CPS London and MPS sign new protocol for FGM cases


Alison Saunders CB, Chief Crown Prosecutor for CPS London and Detective Chief Superintendent Keith Niven from the Metropolitan Police Service, have signed a new protocol setting out the approach for police and prosecutors in Female Genital Mutilation cases.

The protocol has been drawn up by the CPS and MPS as a way to ensure that all cases involving FGM are investigated and prosecuted thoroughly and consistently.

On signing the agreement, Ms Saunders, said: "By signing this protocol today, we are making it clear that the practice of FGM is one that is unlawful and should not be condoned. We will work with MPS colleagues to prosecute offenders and support victims.

"Cases of FGM are challenging to prosecute but this protocol sets out how each case will be carefully and consistently considered, as well as ensuring that the welfare of the victim is paramount at all times.

"The document will ensure that close working between the CPS and the MPS on cases of Female Genital Mutilation continues, so that strong cases can be built against those who perpetrate this violent and invasive crime."

The protocol calls for early consultation between the CPS lawyer and the officer in the cases to ensure that all possible avenues of evidence are explored and that the correct charge is identified. This will include drawing up a detailed and specific action plan and close working with the trial advocate, case worker and a forensic physician, where appropriate.

DCS Niven said: "The Metropolitan Police Service is committed to supporting survivors of FGM and identifying the individuals involved in the commission of offences connected to this abhorrent practice.

"FGM cannot be disguised as being part of any culture, it is child abuse and offenders will be relentlessly pursued. The introduction of this new joint protocol with the Crown Prosecution Service will enable investigators and prosecutors to work closely together to bring those responsible to justice.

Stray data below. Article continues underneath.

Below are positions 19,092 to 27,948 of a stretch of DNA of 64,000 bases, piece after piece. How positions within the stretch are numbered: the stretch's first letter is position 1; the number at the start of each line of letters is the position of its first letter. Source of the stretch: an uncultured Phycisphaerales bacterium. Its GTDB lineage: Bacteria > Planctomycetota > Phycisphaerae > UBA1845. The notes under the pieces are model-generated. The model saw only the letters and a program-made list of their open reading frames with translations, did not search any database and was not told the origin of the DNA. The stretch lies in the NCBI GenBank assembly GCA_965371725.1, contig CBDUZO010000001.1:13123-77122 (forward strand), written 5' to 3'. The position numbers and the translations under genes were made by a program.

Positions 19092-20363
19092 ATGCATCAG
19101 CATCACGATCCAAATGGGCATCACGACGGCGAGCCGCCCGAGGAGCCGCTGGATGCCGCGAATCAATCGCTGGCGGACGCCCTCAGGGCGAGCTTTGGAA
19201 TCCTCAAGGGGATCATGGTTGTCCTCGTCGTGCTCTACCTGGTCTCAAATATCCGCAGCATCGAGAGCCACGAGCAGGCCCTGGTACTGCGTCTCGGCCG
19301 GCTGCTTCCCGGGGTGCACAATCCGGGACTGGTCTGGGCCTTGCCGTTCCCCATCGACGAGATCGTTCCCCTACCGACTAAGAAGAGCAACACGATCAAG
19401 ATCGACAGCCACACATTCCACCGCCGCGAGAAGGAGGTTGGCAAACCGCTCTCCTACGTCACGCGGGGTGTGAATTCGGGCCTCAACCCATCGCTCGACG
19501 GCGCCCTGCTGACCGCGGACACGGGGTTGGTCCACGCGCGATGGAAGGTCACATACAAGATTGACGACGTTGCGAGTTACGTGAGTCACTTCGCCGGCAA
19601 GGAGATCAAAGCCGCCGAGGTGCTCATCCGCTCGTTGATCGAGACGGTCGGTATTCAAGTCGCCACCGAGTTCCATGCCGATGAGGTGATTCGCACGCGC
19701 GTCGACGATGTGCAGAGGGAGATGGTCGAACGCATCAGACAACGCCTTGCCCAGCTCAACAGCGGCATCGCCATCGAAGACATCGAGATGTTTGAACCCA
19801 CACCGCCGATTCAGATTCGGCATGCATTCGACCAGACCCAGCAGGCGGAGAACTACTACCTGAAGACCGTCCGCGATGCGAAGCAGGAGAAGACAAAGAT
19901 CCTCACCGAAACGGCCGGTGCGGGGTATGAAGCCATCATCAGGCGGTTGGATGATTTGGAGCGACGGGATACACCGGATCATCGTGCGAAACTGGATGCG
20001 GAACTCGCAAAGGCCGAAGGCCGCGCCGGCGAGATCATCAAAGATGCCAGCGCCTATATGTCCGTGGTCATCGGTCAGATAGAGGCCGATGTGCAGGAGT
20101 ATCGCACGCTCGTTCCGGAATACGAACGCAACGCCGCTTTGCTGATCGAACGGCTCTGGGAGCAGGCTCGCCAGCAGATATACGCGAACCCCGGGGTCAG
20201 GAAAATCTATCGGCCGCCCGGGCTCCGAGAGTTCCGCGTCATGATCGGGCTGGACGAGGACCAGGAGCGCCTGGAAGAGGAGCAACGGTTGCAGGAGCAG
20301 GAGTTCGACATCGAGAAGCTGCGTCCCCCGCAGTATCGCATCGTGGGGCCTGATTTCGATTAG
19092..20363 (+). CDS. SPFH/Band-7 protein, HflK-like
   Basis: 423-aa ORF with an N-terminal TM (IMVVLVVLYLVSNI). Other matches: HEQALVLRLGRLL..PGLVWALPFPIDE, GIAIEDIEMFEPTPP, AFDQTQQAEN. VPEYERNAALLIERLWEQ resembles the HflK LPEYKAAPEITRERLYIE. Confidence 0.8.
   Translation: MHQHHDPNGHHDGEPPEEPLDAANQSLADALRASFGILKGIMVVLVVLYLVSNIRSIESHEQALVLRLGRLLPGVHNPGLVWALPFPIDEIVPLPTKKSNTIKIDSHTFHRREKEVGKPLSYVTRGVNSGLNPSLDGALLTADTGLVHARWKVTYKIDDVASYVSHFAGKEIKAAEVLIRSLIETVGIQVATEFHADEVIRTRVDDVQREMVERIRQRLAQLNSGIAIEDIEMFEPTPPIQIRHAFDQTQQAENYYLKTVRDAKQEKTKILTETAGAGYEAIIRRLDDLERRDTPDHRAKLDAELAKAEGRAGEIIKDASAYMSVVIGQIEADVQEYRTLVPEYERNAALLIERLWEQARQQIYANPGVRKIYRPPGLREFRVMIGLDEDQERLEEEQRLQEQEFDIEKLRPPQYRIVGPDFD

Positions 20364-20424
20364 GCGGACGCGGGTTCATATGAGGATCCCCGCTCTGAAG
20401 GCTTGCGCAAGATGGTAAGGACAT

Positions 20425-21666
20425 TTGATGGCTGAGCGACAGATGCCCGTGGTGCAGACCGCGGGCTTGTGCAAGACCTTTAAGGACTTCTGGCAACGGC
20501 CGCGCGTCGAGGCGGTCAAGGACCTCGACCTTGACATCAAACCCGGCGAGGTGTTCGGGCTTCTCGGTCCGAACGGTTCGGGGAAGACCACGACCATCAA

"There are many challenges involved in cases such as these and we fully understand the difficulties some face when deciding whether to report to police.

"I would like to take this opportunity to provide reassurance that the welfare of the victim is paramount at all times. We have trained child protection officers who will support survivors throughout the process, treating them with the utmost respect and sensitivity.

"We encourage survivors or those with information to come forward and enable the MPS and CPS to prosecute offenders and eradicate this crime from our communities."

Ms Saunders added: "Victims can be reluctant to report this type of abuse especially when it may involve giving evidence against their own family.

"The protocol stresses the importance of making sure the victim is supported in every way possible and that they are put in touch with local specialist support services at the start of any investigation.

"Additional support will also include the use of special measures, a court familiarisation visit, referral to specialist support services and the use of specialist officers and prosecutors who are sensitive to the issues involved.

"When a case is charged a dedicated, single point of contact with the victim will also be appointed which we hope will make the victim feel more confident and secure during the prosecution process.

"Despite the challenges to prosecuting these types of cases, signing this protocol today demonstrates the commitment of the CPS and MPS to bringing perpetrators of FGM to justice."